Also, you can adjust permission to every connection within your organization and project separately.

Checkout Microsoft documentation on Azure Pipelines Service Connection.

Azure DevOps comparison

There are quite a few tools that can support application development in many popular workflows. It can be difficult to give a simple "yes" or "no" answer when it comes to the question of why one should learn and use Azure DevOps, as it depends on various factors and contexts. However, it can be helpful to make a quick comparison with its competitors to understand how it stands out. On the market, you can find CICD tools like Jenkins, Github Actions, Argo CD, and Bamboo. The main difference is that those are exclusively CICD tools. They are great at automating tasks and executing them in intervals. But as we know DevOps is a collection of activities that span over the whole application life cycle process. Azure DevOps offers an all-in-one solution that integrates project management, source control, continuous integration, and delivery, testing, and deployment. Additionally, it provides native integration with other Azure services, which can simplify the process of building, testing, and deploying applications on Azure. You get one place to manage all its parts and this is extremely convenient.

However, there is another player - AWS DevOps. It’s embedded in AWS and directly connected to your billing account, so to use it, you need to have an AWS account. On the other hand, Azure DevOps is a separate product, and you can manage it separately from your Azure account. This means that you can use Azure DevOps without necessarily using Azure, and vice versa. However, both AWS and Azure DevOps offer similar features and functionalities, such as continuous integration and delivery, testing, and deployment, and they both have native integration with their respective cloud platforms. For example, the hosted runners for Azure DevOps run on Azure, and the code on Azure DevOps repositories is also hosted on Azure.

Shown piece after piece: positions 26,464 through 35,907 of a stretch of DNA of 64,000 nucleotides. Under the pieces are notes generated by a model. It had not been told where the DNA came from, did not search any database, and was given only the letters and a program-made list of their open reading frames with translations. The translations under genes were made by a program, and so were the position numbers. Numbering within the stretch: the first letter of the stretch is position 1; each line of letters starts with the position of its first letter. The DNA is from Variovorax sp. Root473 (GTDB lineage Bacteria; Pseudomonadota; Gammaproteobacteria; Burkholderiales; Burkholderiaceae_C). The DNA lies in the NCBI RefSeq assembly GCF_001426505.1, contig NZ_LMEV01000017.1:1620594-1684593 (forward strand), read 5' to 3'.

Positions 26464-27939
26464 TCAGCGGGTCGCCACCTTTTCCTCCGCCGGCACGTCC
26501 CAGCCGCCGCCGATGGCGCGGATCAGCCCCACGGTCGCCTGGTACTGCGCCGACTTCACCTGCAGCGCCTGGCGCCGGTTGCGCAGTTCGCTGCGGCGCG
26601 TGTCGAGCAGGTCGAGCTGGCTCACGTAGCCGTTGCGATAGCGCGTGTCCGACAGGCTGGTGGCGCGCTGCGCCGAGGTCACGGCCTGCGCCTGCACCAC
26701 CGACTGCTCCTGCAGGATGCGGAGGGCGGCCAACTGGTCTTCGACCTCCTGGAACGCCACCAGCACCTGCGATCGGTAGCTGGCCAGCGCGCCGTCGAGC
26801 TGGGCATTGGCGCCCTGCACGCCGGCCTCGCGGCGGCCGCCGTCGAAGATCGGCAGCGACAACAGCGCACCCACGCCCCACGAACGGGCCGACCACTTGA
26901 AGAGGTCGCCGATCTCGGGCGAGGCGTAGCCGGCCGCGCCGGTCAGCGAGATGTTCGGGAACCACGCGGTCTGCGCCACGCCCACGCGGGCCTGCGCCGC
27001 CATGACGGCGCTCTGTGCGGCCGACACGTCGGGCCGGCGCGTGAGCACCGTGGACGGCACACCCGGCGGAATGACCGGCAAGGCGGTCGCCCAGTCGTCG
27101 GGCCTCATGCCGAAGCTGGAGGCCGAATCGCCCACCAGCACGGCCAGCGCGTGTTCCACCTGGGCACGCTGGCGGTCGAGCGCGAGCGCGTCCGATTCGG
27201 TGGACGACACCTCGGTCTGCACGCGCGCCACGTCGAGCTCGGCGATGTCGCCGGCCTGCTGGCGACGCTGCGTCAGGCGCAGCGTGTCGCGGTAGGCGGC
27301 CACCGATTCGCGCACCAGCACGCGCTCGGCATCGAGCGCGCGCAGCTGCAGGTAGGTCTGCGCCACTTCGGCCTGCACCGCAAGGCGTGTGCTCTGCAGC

You can integrate Azure Active Directory with Azure DevOps. But if there is a need to deploy from Azure DevOps to let's say AWS EKS you have to connect to it just like you would to any other Cloud platform in case of multiple platform deployment.


So having in mind the information presented above let's try to answer the question: who is Azure DevOps for?

For the most part, companies which already use the Azure platform or other Microsoft services will lean towards using Azure DevOps as it will be a natural extension to their tool stack. The same situation will be for AWS users who probably will choose AWS DevOps. As for other projects, which already have processes set up for example in open source solutions, moving them all into one integrated service probably won't be profitable. Ultimately, the choice between AWS DevOps and Azure DevOps may depend on factors such as your familiarity with the respective platforms, your team's specific needs, and the cost of each platform.